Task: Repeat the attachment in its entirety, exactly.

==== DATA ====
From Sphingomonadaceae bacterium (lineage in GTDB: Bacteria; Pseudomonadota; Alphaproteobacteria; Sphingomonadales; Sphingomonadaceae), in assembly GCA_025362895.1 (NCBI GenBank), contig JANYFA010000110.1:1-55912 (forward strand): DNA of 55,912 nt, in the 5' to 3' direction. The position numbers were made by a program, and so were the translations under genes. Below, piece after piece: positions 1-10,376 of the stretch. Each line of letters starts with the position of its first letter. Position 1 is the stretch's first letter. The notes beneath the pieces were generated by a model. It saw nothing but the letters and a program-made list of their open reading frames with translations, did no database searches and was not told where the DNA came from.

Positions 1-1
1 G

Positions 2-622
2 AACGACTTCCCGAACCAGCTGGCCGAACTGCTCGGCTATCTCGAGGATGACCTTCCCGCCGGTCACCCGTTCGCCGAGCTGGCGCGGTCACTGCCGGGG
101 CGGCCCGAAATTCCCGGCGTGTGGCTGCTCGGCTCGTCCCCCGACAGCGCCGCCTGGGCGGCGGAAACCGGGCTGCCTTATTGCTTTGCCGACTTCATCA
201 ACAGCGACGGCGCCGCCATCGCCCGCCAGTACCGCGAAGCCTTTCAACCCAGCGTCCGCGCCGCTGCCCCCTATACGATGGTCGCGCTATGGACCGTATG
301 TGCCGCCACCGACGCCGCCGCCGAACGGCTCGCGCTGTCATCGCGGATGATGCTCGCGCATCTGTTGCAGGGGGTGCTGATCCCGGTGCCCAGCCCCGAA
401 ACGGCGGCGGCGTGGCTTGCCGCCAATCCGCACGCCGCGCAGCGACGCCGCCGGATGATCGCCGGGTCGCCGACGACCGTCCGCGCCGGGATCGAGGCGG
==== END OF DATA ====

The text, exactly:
From Sphingomonadaceae bacterium (lineage in GTDB: Bacteria; Pseudomonadota; Alphaproteobacteria; Sphingomonadales; Sphingomonadaceae), in assembly GCA_025362895.1 (NCBI GenBank), contig JANYFA010000110.1:1-55912 (forward strand): DNA of 55,912 nt, in the 5' to 3' direction. The position numbers were made by a program, and so were the translations under genes. Below, piece after piece: positions 1-10,376 of the stretch. Each line of letters starts with the position of its first letter. Position 1 is the stretch's first letter. The notes beneath the pieces were generated by a model. It saw nothing but the letters and a program-made list of their open reading frames with translations, did no database searches and was not told where the DNA came from.

Positions 1-1
1 G

Positions 2-622
2 AACGACTTCCCGAACCAGCTGGCCGAACTGCTCGGCTATCTCGAGGATGACCTTCCCGCCGGTCACCCGTTCGCCGAGCTGGCGCGGTCACTGCCGGGG
101 CGGCCCGAAATTCCCGGCGTGTGGCTGCTCGGCTCGTCCCCCGACAGCGCCGCCTGGGCGGCGGAAACCGGGCTGCCTTATTGCTTTGCCGACTTCATCA
201 ACAGCGACGGCGCCGCCATCGCCCGCCAGTACCGCGAAGCCTTTCAACCCAGCGTCCGCGCCGCTGCCCCCTATACGATGGTCGCGCTATGGACCGTATG
301 TGCCGCCACCGACGCCGCCGCCGAACGGCTCGCGCTGTCATCGCGGATGATGCTCGCGCATCTGTTGCAGGGGGTGCTGATCCCGGTGCCCAGCCCCGAA
401 ACGGCGGCGGCGTGGCTTGCCGCCAATCCGCACGCCGCGCAGCGACGCCGCCGGATGATCGCCGGGTCGCCGACGACCGTCCGCGCCGGGATCGAGGCGG